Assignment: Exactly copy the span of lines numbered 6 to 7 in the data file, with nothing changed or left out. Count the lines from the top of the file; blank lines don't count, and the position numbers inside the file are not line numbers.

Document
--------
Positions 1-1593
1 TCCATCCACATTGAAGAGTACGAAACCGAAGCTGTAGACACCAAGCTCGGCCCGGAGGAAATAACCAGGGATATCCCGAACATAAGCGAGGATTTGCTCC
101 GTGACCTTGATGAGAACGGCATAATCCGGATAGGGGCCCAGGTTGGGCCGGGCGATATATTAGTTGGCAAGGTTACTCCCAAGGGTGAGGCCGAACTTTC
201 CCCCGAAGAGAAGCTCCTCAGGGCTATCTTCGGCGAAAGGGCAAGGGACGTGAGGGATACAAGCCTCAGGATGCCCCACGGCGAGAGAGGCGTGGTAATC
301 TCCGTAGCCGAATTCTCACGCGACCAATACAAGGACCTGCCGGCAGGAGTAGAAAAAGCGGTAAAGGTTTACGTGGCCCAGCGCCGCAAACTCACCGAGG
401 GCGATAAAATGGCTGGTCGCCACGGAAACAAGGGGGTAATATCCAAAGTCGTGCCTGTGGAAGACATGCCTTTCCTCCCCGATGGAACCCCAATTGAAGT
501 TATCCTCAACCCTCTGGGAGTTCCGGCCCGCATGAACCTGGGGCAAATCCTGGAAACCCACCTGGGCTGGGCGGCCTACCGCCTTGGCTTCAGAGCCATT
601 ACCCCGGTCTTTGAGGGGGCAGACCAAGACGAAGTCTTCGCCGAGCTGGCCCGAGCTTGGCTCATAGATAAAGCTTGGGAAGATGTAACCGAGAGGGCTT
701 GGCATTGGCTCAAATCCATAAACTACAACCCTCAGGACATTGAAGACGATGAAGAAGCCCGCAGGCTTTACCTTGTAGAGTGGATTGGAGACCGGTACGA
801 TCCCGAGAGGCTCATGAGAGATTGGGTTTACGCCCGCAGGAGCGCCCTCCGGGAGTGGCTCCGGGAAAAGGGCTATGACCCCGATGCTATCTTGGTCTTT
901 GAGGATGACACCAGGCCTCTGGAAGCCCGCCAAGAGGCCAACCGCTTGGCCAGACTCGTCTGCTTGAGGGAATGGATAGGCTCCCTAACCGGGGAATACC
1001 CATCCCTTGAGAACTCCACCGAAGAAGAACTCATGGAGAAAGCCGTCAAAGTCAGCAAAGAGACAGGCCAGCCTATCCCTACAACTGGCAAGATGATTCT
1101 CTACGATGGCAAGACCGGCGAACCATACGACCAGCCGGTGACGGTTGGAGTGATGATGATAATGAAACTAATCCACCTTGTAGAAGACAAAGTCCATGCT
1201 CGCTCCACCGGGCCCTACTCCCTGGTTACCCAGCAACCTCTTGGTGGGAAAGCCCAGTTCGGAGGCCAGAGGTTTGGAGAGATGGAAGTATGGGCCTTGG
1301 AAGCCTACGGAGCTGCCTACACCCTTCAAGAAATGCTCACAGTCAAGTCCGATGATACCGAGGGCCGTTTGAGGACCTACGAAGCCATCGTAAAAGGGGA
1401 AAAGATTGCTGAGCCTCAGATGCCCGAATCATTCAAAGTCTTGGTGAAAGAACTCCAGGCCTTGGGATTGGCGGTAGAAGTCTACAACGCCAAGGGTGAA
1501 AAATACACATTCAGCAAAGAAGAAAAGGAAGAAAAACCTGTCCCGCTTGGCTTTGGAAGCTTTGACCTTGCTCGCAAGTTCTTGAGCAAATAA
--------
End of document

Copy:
401 GCGATAAAATGGCTGGTCGCCACGGAAACAAGGGGGTAATATCCAAAGTCGTGCCTGTGGAAGACATGCCTTTCCTCCCCGATGGAACCCCAATTGAAGT
501 TATCCTCAACCCTCTGGGAGTTCCGGCCCGCATGAACCTGGGGCAAATCCTGGAAACCCACCTGGGCTGGGCGGCCTACCGCCTTGGCTTCAGAGCCATT